What role does incoherent language play in Othello? How does Othello’s language change over the course of the play? Pay particular attention to the handkerchief scene in Act III, scene iii, and Othello’s fit in Act IV, scene i. -
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At the beginning of the play, Othello has such confidence in his skill with language that he can claim that he is “rude” in speech, knowing that no one will possibly believe him (I.iii.81). He then dazzles his audience with a forty-line speech that effortlessly weaves words such as “hair-breadth” and “Anthropophagi” into blank verse lines. But in the moments when the pressure applied by Iago is particularly extreme, Othello’s language deteriorates into fragmented, hesitant, and incoherent syntax. Throughout Act III, scene iii, Othello speaks in short, clipped exclamations and half-sentences such as “Ha!” (III.iii.169), “O misery!” (III.iii.175), and “Dost thou say so?” (III.iii.209). There is also notable repetition, as in “Not a jot, not a jot” (III.iii.219), “O, monstrous, monstrous!” (III.iii.431), “O, blood, blood, blood!” (III.iii.455), and “Damn her, lewd minx! O, damn her, damn her!” (III.iii.478). -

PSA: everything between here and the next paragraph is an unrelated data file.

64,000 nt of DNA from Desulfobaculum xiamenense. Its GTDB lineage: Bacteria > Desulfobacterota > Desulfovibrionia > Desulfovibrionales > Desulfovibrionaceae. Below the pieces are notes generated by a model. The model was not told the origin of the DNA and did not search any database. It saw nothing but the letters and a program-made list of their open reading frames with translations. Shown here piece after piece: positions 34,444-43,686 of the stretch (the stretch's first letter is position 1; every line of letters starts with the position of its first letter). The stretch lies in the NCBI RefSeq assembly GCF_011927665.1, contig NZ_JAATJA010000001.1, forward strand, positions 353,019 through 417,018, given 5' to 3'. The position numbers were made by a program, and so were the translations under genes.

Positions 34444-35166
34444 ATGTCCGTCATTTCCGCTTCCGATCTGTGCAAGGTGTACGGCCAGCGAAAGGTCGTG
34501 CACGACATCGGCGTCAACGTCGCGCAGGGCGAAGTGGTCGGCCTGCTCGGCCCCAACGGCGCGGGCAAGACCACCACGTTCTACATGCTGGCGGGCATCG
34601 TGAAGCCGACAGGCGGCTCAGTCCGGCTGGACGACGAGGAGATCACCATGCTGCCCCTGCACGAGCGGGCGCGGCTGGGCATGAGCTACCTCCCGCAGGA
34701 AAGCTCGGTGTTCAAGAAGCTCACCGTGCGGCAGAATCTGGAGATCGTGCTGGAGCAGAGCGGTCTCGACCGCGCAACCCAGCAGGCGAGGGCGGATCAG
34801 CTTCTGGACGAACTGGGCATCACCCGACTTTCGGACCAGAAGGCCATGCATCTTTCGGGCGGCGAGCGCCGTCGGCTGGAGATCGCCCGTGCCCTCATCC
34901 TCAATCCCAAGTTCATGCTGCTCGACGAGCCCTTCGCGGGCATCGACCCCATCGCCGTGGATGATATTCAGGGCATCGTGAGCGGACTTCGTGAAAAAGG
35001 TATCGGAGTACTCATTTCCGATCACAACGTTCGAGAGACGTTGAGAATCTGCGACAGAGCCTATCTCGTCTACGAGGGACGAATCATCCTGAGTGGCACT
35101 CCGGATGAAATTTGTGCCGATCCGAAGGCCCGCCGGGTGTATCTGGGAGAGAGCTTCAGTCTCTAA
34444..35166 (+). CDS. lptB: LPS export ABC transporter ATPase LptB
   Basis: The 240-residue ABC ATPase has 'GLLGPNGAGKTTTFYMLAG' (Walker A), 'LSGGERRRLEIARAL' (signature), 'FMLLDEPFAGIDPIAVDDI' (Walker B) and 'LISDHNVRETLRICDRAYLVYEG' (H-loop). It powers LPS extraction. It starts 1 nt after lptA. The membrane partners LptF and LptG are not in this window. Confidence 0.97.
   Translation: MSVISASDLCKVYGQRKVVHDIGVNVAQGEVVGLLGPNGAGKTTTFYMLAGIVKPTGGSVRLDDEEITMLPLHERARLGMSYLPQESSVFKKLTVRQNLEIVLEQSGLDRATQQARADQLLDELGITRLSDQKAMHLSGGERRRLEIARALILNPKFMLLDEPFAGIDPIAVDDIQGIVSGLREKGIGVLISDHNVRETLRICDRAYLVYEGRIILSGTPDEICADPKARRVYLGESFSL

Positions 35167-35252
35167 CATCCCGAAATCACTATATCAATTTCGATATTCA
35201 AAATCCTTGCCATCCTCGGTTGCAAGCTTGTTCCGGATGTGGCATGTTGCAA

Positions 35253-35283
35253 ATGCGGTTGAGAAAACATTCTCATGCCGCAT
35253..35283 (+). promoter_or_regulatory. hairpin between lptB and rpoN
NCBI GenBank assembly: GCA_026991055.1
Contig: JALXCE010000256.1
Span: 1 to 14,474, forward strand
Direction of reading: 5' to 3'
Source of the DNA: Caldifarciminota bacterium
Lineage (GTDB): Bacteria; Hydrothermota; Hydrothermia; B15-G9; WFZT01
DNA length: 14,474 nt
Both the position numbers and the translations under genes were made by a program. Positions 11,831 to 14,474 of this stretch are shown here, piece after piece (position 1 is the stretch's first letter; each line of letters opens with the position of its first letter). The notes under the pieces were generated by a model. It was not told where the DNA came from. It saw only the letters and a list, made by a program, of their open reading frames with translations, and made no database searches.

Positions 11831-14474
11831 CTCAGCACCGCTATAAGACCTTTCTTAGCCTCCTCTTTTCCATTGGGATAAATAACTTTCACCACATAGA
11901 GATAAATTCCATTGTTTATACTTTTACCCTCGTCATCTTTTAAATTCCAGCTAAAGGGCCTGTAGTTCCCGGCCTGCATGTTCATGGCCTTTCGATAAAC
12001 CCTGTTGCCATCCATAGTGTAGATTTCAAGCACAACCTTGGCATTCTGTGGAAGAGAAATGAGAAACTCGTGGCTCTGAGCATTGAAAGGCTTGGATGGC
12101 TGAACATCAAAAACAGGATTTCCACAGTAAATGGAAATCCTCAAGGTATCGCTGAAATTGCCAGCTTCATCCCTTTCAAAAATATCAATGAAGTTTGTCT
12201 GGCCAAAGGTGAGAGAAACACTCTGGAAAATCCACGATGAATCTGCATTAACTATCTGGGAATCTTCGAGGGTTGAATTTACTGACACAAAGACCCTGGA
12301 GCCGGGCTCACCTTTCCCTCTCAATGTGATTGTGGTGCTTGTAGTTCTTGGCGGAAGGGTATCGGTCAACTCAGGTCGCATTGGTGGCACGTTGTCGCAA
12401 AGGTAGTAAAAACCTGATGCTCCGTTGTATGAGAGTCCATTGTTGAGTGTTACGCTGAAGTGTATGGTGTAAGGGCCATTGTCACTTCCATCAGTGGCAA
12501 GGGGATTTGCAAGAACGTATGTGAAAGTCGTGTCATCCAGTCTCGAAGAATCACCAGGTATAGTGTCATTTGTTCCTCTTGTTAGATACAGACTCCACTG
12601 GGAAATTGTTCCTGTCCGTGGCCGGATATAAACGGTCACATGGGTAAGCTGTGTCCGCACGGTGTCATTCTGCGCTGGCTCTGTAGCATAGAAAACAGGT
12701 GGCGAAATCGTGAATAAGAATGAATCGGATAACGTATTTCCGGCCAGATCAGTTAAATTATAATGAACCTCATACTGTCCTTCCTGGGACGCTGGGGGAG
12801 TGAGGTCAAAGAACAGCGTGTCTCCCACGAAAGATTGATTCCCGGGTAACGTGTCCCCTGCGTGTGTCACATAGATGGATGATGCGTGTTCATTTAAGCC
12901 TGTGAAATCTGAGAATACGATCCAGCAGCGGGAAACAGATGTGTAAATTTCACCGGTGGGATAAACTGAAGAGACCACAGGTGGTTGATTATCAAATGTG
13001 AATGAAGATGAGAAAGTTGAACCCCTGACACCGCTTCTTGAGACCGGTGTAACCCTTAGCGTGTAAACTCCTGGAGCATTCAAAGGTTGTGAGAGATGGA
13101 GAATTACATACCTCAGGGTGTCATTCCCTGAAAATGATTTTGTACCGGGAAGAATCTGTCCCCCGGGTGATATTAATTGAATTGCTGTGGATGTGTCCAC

Such moments, when Othello shifts from his typical seemingly effortless verse to near inarticulateness, demonstrate the extent to which Othello’s passion has broken down his self-control. In Act III, scene iii, he is still speaking in mostly coherent sentences or phrases; but this is no longer the case in Act IV, scene i. This scene begins with Iago saying, “Will you think so?” and Othello can only helplessly and automatically echo, “Think so, Iago?” (IV.i.1–2). Iago then introduces the word “lie” into the conversation, which sends Othello into a frenzy as he attempts to sort out the semantic differences between Cassio “lying on” (that is, lying about) Desdemona and “lying with” (that is, having sex with) her (IV.i.33–35). The various words and images Iago has planted in Othello’s mind over the...
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